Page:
Kristin White, a farmer in Washington County, said financial barriers can inhibit new farmers from expanding or sustaining their businesses.

“At a time only one percent of Oregon’s population is farming, we cannot afford to push out enthusiastic young people,” she said during a March 14 legislative hearing.

Under House Bill 3085, a new program would offer loans of up to $500,000 to family farmers with a net worth below $1.5 million and beginning farmers with a net worth below $750,000. The program would be overseen by the Business Oregon economic development agency in consultation with the Oregon Department of Agriculture.

The new program would serve as an alternative or supplement to Oregon’s existing “aggie bonds” loan program, which provides a tax break to private lenders who offer reduced-interest loans for land and equipment to beginning and expanding farmers.

Only two “aggie bond” loans have been made since the program was created in 2013, with just a single lender participating, said Maluski. “We had much higher hopes for aggie bonds to help address this problem.”

The intent of House Bill 3091 would be to allow more farmers to benefit from the program by reducing the associated fees, which currently include $250 for the application fee and 1.5% of the loan for a processing fee, with a minimum payment of $1,500.

Under the bill, those fees would be reduced to $100 and 1% of the loan, with a minimum processing payment of $500.

Finally, a fund would be created under House Bill 3090 to provide student loan repayment subsidies, scholarships and other incentives for people studying agriculture at Oregon colleges and universities.

The bill doesn’t specify how much would be allocated to the fund.

The program would be overseen by the Oregon Department of Agriculture and would establish preferences for students who intend to grow food with organic practices or for local markets.

The Oregon Farm Bureau objects to the preference for organic practices and local markets over other safe and legal farm practices and markets, said Mary Anne Cooper, vice president of public policy for the group.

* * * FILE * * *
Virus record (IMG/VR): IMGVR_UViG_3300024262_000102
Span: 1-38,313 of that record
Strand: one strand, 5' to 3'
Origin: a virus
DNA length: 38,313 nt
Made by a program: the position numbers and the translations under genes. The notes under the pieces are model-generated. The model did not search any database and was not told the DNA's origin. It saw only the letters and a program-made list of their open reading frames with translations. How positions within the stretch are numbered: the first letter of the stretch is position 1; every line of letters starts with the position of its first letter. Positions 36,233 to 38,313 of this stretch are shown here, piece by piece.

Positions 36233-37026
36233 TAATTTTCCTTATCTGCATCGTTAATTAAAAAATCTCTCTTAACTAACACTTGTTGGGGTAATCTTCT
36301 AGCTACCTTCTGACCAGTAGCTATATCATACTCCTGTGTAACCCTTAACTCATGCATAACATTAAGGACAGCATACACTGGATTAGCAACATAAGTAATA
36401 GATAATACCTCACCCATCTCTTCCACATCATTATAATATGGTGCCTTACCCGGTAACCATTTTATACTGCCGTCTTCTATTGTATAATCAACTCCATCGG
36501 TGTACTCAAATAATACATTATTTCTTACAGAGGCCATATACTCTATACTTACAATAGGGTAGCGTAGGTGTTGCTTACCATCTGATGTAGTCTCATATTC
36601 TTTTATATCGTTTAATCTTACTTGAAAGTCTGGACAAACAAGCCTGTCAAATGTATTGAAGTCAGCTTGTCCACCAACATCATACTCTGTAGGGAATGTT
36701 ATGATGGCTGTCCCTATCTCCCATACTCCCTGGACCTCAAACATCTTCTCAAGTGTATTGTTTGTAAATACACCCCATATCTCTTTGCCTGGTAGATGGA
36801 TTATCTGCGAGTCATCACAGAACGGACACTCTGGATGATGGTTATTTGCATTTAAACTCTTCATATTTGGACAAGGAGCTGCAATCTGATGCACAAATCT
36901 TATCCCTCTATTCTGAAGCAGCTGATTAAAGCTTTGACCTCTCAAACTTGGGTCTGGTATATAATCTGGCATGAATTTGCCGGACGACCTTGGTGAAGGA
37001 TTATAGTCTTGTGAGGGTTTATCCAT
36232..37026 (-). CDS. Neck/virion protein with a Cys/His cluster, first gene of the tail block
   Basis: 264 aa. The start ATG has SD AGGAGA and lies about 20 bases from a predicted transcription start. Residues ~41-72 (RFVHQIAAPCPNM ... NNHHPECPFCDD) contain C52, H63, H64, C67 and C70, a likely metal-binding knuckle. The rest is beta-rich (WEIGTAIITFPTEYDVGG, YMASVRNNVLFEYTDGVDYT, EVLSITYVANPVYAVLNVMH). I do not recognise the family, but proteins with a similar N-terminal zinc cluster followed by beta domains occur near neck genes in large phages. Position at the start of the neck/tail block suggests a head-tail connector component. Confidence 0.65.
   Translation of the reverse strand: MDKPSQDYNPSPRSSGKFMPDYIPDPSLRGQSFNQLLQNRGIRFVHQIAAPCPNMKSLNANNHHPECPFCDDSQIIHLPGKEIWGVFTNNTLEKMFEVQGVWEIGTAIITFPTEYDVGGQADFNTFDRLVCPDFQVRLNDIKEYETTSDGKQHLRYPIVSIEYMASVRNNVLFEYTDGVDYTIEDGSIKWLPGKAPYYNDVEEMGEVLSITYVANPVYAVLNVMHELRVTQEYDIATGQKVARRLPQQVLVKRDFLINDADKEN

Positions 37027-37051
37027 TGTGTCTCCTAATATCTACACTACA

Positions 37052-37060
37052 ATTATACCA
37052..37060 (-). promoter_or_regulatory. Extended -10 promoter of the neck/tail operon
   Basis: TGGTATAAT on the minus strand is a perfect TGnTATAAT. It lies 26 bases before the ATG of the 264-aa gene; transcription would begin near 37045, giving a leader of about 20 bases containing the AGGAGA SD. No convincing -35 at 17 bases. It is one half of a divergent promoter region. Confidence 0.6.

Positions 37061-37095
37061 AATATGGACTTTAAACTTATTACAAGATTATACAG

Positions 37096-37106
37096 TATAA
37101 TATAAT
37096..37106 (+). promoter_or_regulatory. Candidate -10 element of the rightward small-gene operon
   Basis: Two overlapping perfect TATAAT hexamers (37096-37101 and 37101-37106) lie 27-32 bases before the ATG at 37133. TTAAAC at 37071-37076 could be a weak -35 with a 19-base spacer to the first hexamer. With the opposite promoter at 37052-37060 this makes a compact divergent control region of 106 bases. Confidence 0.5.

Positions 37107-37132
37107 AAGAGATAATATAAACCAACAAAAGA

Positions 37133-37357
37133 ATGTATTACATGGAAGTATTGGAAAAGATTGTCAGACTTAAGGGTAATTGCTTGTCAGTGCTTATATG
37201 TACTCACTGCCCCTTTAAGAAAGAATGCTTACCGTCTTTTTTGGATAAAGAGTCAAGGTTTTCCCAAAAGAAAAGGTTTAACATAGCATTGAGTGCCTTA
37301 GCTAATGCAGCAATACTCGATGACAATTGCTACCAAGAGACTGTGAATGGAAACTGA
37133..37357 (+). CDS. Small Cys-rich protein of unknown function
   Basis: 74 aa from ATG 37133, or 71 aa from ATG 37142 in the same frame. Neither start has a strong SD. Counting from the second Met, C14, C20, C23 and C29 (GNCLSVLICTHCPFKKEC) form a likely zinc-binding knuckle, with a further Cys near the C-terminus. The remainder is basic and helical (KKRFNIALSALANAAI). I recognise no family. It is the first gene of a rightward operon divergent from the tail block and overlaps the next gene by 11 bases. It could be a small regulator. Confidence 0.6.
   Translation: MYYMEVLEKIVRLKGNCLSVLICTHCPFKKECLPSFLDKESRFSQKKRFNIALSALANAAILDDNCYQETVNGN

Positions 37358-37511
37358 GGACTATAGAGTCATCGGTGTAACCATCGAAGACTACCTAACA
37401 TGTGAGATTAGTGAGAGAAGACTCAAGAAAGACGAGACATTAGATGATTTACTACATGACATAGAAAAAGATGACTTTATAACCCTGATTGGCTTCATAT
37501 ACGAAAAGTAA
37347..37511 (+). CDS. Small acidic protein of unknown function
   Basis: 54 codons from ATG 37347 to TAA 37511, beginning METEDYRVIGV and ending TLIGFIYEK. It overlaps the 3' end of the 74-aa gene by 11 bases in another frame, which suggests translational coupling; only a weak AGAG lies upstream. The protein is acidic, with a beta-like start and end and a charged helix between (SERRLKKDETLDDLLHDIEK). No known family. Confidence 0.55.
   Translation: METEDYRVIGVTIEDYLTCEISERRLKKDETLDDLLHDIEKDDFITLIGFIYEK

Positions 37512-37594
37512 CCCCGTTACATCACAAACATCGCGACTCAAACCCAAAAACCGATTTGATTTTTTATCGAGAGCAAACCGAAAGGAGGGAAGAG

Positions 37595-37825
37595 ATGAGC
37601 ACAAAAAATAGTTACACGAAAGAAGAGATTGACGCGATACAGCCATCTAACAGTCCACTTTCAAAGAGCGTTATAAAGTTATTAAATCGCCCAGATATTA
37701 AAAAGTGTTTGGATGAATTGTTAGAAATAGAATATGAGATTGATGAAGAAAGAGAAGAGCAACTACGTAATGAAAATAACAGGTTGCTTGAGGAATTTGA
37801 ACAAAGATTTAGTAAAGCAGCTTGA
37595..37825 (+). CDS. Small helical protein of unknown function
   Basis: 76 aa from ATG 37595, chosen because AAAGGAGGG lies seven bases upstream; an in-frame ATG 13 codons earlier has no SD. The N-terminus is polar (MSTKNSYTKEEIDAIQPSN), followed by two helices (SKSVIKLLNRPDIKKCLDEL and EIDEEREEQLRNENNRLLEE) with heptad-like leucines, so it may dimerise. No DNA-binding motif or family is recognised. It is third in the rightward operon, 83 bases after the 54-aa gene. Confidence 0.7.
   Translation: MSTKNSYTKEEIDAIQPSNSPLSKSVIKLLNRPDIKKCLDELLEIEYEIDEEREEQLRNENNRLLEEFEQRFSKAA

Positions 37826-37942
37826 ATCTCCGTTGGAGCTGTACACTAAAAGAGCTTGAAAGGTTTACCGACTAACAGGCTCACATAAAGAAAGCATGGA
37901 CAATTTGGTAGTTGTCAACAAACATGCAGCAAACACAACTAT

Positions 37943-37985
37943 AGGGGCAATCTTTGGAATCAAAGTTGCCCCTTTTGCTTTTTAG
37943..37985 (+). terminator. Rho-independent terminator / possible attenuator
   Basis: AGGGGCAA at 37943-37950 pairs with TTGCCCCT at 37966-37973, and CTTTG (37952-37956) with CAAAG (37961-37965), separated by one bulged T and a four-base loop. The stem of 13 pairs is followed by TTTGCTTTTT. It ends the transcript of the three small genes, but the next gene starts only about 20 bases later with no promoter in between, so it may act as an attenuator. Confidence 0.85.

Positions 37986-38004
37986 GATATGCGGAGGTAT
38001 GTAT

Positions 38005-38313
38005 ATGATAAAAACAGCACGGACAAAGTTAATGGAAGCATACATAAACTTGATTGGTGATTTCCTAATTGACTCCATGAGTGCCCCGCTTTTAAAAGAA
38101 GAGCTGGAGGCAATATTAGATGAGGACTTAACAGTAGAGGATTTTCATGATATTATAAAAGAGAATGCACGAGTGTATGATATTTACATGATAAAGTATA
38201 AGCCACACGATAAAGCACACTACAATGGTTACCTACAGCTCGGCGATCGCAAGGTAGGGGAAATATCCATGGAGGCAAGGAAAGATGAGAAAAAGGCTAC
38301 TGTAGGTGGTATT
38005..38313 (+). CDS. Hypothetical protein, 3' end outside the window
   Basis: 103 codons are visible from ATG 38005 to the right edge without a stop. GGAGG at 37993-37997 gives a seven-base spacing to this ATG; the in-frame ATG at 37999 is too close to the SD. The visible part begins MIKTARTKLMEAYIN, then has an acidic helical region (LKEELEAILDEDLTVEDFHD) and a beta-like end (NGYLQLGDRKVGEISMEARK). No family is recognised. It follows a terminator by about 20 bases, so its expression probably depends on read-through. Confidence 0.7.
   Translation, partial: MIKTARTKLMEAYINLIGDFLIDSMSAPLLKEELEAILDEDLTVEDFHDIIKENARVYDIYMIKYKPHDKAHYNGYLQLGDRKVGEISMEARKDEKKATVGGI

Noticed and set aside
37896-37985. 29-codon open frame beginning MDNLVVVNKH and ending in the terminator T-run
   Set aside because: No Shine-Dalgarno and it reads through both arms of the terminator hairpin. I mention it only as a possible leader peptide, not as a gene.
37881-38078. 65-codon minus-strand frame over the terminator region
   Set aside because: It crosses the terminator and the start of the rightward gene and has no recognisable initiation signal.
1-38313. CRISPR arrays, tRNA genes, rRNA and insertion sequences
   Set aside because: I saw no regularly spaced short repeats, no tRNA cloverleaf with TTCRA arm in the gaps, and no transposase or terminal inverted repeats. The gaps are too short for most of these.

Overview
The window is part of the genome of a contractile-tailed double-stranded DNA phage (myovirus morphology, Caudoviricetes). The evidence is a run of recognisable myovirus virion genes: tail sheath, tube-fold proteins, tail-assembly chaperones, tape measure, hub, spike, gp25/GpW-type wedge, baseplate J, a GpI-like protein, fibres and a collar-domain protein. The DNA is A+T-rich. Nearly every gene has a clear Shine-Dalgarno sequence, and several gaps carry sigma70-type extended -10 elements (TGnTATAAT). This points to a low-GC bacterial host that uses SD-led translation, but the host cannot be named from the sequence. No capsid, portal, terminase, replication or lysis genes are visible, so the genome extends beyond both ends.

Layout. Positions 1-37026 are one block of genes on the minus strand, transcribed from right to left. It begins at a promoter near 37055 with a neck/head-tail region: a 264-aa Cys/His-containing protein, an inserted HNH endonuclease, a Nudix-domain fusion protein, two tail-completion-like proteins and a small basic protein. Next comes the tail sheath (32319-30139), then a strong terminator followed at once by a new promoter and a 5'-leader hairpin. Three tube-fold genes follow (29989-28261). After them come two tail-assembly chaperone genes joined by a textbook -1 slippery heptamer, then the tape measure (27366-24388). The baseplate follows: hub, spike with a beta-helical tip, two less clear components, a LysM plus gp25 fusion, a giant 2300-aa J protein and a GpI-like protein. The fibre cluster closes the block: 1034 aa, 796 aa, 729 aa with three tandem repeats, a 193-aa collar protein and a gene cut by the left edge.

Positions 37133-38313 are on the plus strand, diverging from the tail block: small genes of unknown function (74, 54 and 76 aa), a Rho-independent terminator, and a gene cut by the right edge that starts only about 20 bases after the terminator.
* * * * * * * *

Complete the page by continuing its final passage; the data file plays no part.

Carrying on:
“We prefer the program be available to all farmers and ranchers looking to get into the industry,” she said.

Grass seed grown in Oregon is often exported elsewhere, and while it’s not food, it’s often used for cover crops that improve production of corn and soybeans or for forage that’s consumed by cattle, said Roger Beyer, executive director of the Oregon Seed Council.

“There really isn’t a huge demand for organic grass seed,” he said. “Our grass seed is feeding the world even if people aren’t eating the grass seed.”

Oregon bill would make on-farm breweries easier

Agritourism activities currently allowed on Oregon wineries and cideries would be extended to on-farm breweries under a bill approved unanimously by the Senate on March 12.

Senate Bill 287, which would permit on-farm breweries to make beer, have tasting rooms, serve brewer’s lunches and dinners and hold special events, among other provisions, will now be considered by the House.

Sen. Arnie Roblan, D-Coos Bay, cast the bill was a tool for bridging the urban-rural divide in Oregon.

“This is one more way to get people from around the state, who don’t really understand what farming is and how these products are really grown, out to these areas to wander out to see what’s being done and being produced,” he said.

The bill hit some initial turbulence due to the different role that hops play in the brewing process compared to grapes, pears and apples in making wine and cider.

Wineries and cideries rely on the fruit from surrounding orchards as a main ingredient, while hops provide flavor to a beverage primarily made from grains and water.

The concerns was that there’s less justification for allowing another non-farm use in “exclusive farm use” zones.

The original version of SB 287 applied to breweries generating less than 150,000 gallons annually with at least 25 acres of hops growing on-site or on adjacent land.

Proponents worried that requiring 25 acres of hop yards might exclude smaller companies from benefiting from the bill, while the Oregon Farm Bureau believed that a proposed reduction to 10 acres was too low.

The revised version of the bill approved by the Senate changed the threshold to 15 acres of hops for breweries manufacturing less than 15,000 barrels a year, which is the equivalent of 465,000 gallons of beer.